The FDA has given official approval to market eskatamine as a treatment for depression. As expected, there has been great fanfare (press releases, morning TV talk show guests, NPR segments and so on). The news leaves me salty. The esketamine story reveals so much of what is wrong about how we get useful medical science findings into clinical practice.
Esketamine is not a new drug
Esketamine is being promoted as a new drug, as a breakthrough new drug. It’s not.
Drugs are complex molecules and complex molecules can have both right-handed and left-handed forms. Same chemical formula – just mirror-image forms. That’s how nature rolls.
Esketamine is the left-handed subtype of the very old, very cheap, and very generically-available drug ketamine.
It’s not a new drug. It’s just the left half of what the old drug used to be.
Using ketamine or esketamine to treat depression is not a breakthrough discovery
This part that chafes me the most. We’ve known since at least 2006 that ketamine (old, cheap, generic ketamine) rapidly shrink depressive symptoms. The antidepressant response occurs in a matter of hours and can last for up to a week after a single dose.
This fact has been in the medical literature for about 13 years.
There is a 10 percent suicide rate in severe depression. And about half of patients with depression don’t respond to first-line treatments.
There was an urgent (literally life-or-death) need to move generic ketamine into clinical practice. For 13 years, we could have been offering this treatment at scale, saving lives in the process.
The fact that we couldn’t do this speaks volumes.
We didn’t need eskatamine, really
We just needed a way to get 2006 medical science discoveries into clinical practice in less than 13 years.
Why most patients couldn’t get ketamine for depression
I actually wanted to offer ketamine to my severely depressed and not-medication-responding patients. So, I called my professional liability insurance carrier. They told me: No way.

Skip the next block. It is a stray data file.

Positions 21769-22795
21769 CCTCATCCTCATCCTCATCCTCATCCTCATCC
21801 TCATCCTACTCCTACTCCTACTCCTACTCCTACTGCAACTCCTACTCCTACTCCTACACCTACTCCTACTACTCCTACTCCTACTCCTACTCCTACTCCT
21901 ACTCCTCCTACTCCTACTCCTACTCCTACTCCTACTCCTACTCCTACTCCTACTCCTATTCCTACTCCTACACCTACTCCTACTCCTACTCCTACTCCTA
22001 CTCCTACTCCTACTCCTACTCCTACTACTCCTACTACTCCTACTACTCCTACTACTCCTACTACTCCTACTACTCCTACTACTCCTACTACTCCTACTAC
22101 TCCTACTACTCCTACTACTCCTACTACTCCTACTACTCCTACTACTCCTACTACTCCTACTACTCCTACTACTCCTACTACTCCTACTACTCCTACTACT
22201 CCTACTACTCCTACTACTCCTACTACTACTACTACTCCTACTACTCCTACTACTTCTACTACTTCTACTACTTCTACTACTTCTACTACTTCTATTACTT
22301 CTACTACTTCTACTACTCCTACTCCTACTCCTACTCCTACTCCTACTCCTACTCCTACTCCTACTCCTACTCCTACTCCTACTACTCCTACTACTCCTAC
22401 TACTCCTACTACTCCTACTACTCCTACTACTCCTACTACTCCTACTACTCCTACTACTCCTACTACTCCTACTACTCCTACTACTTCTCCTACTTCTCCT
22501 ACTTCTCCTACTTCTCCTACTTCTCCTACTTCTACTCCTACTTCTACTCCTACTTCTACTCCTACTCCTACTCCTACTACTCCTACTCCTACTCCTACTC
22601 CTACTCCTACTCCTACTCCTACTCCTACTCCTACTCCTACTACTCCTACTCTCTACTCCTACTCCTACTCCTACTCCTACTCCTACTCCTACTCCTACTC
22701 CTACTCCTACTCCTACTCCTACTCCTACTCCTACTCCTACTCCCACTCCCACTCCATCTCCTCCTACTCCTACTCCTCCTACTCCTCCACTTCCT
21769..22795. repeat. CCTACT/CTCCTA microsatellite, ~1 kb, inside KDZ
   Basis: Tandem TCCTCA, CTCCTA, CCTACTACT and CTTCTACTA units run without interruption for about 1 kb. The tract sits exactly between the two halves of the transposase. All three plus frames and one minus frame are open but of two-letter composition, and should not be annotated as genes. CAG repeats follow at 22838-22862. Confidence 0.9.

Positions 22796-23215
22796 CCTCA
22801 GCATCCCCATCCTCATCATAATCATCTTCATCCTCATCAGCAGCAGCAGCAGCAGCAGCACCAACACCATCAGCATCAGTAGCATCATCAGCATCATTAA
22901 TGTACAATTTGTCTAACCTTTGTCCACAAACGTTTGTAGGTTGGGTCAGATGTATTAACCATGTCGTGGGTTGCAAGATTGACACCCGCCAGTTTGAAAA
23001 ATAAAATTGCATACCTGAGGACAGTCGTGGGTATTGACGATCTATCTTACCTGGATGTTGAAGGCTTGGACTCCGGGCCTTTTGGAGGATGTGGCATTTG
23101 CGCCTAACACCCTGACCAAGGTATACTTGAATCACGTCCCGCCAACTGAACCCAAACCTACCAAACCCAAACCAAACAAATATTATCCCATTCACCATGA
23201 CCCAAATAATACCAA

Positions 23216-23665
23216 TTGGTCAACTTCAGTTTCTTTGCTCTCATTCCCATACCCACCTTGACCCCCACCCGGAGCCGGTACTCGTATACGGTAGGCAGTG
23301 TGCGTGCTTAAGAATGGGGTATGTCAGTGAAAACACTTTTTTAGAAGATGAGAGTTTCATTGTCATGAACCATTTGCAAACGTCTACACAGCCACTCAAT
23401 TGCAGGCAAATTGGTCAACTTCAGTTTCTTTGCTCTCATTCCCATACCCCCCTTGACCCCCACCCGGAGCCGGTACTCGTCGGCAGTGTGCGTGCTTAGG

Absent FDA approval, they said, they would not stand by me if something bad happened.
Even if I were to take the risk of practicing without liability insurance, my patients’ insurance would not pay for it. Patients would have to pay out of pocket.
Also, most doctors were not aware of the ketamine story for many years. The ketamine data were published in the kinds of journals that most doctors don’t read.
Professional organizations like the American Psychiatric Association could have disseminated the ketamine story. They could even have lobbied to get insurance companies to cover the treatment and indemnify the clinicians. But nothing happened.
The easy work of developing eskatamine
Even though eskatamine is really just the left-handed half of ordinary ketamine, U.S. patent law allows for eskatmine to be patented.
With patent protection, Janssen Pharmaceuticals could then run the clinical trials necessary to get FDA approval.
From the company’s point of view, this was a triple win. First, they didn’t have to invent a drug. Ketamine was already there. Second, they didn’t have to spend a bunch of money on effectiveness discovery. We already knew that ketamine works and esketamine is really just ketamine. Finally, because of this, success in clinical trials was guaranteed.
So now, Janssen can sell a drug that’s very cheap to manufacture for about $800 per dose.
As a business move, this is brilliant.
As a story about how to quickly move treatments from science to the clinic, it reveals a problem.
Why did it take esketamine to get people to take seriously the use of ketamine for depression?
This is how medicine works in the modern era.
- Without FDA approval, insurance companies will find a convenient excuse not to cover treatments – even if medical science shows that the treatment is useful.
- Only pharmaceutical companies have enough money to get the FDA to look at data and opine on effectiveness.
- Pharmaceutical companies won’t spend a dime to ask the FDA to review generic drugs like ketamine (or natural products like fish oil)
- We do not have organizations are reliably willing to review non-industry-sponsored science and make recommendations about when a generic drug or natural product should move into clinical practice.
I find this situation tragic because the medical literature is jam-packed with discoveries that can solve clinical problems (often at low cost). Yet it’s a steep uphill battle to get this knowledge into clinical practice.
We sorely need to set up commissions that can review existing data and make FDA-like recommendations about on off-label use of generic drugs and natural products. You would be surprised how many diseases could be better treated if we were to create this kind of process. It shouldn’t take 13 years to get the next treatment from the clinical science journal into clinical service.
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